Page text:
Meet Jen Murphy, founder of Polka Dot Club
Introducing Jen Murphy, designer and founder of everyone's favorite heirloom toy company, POLKA DOT CLUB
"In my twenties and early thirties I successfully carved out a business making one-of-a-kind teddy bears and animals for collectors worldwide, but once I had my own children I questioned why I was making “toys” intended for adults, often relegated to decorations. I wanted the objects I made to be animated by play and imbued with the love children give their favorite toys. In 2012, I launched the Polka Dot Club with this in mind and in the intervening years I’ve seen how that simple act of learning to sew all those years ago, has so deeply impacted the way I live, work, and parent. I wanted to reinforce the idea that everything in our home was crafted and didn't just appear on a shelf ready for us to digest. It came from someplace and someone, which is a very powerful idea- one that I’m committed to. It feeds the Less Is More ideas about consumerism and quality but it also empowers everyone to become a maker themselves.
How has what you make changed since you have had kids?
"So much. After making teddy bears and “toys” that looked and felt like old playthings for collectors to admire for some 20+ years,(a job I really loved) I couldn’t keep doing it after I had kids. It was amazing how quickly and palpably being a mom changed how I felt about what I was making and I knew I didn’t want to create teddy bears that were relegated to the shelf any more. I looked around and no one was really using mohair for toys and it felt like everything I’d done up to that point lead me here: I’m a second generation teddy bear/toymaker and I’m so happy the pieces I make are intended to be played with- and passed on to the next generation."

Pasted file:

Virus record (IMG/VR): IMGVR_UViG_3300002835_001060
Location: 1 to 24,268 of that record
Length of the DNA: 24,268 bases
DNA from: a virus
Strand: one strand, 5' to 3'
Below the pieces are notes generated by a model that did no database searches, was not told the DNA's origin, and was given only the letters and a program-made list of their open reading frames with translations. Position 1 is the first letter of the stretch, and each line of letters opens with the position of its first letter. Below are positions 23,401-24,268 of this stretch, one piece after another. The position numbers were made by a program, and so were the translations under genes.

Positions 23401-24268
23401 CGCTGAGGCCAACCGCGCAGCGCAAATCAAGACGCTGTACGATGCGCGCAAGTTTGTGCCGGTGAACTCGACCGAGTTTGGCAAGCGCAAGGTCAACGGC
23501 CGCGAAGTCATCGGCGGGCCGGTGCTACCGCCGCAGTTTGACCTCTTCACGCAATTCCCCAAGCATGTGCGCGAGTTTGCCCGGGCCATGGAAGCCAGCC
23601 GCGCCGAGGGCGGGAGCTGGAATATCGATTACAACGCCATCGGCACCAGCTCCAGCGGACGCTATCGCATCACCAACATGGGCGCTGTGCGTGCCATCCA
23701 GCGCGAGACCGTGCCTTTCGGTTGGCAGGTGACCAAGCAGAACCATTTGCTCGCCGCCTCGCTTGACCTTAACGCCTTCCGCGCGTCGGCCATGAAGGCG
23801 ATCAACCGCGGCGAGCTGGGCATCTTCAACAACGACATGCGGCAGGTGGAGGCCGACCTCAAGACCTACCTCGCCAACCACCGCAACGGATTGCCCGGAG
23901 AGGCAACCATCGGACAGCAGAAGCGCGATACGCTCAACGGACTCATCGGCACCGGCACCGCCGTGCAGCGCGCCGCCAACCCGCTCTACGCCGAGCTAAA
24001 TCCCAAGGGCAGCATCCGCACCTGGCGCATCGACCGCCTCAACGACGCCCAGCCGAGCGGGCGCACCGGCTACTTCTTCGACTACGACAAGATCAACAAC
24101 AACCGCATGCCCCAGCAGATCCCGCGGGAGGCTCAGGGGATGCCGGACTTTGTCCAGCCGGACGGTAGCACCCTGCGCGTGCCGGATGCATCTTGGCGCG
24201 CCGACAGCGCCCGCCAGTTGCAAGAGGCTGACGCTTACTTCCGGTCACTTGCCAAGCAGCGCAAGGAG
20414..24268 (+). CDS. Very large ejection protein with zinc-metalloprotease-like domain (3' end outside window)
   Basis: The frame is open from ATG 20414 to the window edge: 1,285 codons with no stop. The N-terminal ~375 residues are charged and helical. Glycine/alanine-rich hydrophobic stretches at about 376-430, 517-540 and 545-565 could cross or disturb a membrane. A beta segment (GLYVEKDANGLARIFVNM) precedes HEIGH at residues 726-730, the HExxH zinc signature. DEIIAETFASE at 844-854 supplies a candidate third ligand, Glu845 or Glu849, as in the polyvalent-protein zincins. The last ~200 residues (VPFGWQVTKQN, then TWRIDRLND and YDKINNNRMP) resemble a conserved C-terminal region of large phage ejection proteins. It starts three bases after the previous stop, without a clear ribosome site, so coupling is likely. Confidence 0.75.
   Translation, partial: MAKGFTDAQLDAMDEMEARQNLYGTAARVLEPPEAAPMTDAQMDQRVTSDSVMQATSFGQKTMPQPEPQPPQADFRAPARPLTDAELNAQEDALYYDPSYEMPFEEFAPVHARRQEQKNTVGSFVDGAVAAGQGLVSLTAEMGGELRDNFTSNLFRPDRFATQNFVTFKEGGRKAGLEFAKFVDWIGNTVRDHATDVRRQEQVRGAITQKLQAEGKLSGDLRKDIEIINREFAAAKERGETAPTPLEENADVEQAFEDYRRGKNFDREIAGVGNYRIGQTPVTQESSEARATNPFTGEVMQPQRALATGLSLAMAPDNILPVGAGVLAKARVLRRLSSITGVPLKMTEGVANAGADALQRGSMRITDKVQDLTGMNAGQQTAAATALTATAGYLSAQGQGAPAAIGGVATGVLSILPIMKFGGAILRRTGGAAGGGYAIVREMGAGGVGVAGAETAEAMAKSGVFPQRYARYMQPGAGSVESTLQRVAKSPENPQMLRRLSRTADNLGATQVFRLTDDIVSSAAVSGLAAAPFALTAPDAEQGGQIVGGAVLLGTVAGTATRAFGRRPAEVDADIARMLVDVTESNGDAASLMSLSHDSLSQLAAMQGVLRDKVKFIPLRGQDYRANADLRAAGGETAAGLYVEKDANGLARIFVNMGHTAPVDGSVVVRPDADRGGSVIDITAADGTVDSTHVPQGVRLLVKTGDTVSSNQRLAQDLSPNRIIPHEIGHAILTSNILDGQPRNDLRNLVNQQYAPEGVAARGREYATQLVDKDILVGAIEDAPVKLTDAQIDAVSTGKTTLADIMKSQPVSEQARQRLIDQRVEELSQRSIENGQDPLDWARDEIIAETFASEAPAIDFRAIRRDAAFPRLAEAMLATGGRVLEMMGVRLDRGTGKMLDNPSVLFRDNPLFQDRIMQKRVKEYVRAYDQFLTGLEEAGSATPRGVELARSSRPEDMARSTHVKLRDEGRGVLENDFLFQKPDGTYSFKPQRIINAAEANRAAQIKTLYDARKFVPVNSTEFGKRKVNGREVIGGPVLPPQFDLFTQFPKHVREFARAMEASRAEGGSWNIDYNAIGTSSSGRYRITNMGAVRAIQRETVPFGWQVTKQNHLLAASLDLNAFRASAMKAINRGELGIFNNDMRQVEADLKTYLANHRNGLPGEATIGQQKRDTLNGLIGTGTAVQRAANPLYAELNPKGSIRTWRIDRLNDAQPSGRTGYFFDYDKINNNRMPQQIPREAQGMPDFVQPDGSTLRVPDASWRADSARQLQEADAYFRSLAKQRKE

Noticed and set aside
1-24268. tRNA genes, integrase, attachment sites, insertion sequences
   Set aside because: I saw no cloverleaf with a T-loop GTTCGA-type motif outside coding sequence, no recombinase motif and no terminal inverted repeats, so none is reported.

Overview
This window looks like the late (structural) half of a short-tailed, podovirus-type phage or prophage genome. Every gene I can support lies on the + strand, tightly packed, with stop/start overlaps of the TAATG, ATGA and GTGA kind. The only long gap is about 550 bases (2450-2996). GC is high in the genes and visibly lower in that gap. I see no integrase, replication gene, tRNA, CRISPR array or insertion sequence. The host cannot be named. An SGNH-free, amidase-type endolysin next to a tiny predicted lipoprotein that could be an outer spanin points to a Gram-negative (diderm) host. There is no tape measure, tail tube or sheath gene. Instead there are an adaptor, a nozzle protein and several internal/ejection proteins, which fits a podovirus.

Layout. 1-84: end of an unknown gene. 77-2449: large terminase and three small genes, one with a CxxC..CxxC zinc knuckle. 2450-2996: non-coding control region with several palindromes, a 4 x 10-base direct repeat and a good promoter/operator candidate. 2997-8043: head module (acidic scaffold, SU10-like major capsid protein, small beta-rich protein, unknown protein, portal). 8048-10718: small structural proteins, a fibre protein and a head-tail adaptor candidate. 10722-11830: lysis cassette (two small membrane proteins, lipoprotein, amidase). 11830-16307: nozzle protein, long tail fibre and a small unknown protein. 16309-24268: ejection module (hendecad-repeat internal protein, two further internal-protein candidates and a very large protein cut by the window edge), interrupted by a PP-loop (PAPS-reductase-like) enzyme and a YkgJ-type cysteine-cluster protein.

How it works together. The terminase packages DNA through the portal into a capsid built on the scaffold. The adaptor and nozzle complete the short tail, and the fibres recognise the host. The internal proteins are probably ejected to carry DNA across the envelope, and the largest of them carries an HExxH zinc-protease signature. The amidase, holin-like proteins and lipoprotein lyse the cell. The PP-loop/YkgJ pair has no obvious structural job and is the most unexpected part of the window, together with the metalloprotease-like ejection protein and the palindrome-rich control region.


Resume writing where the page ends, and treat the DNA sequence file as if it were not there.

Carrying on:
current inspirations / obsessions ?
"I’ve just recently come across these really beautiful pots made in the 1970’s in Romaninan: Horszu Pottery and I’m really into them. It connects so many things I love; the execution and level of craft is really present, each pattern/color/design is unique and there is a feeling of improvisation by the makers, and what’s not evident in these pictures is the way they feel in the hand. The bottom is rough and unglazed, while the top is so cared for… they’re so satisfying to hold."
"As a toymaker I’m always trying to hold onto my own childhood and remember the pleasure of play. I watch my kids- the way they animate their beloved toys and engage with the world. I’m trying to hone in on making objects that feel really special but not precious. Precious objects are meant to be tucked away and only looked at- that’s not what I’m interested in.
As a kid my mother and I would go to antique shows and actions all the time. We collected and admired so many things, but it was the antique teddy bears that we were both obsessed with. These were very special playthings that had been in the world for decades and they were evidence of play and love- They were imbued with childhood."
As a toymaker, I am sure you see it all. what’s on your list for your kids for holiday?
"We always get the kids books for Christmas and Bruno Munari’s is a favorite. They’re funny and unexpected. The way the pages are different sizes to cover and revel new scenes makes my little one laugh and inspires my older child to make books in different ways. These are two of our favorites: the Birthday Present and Animals For Sale."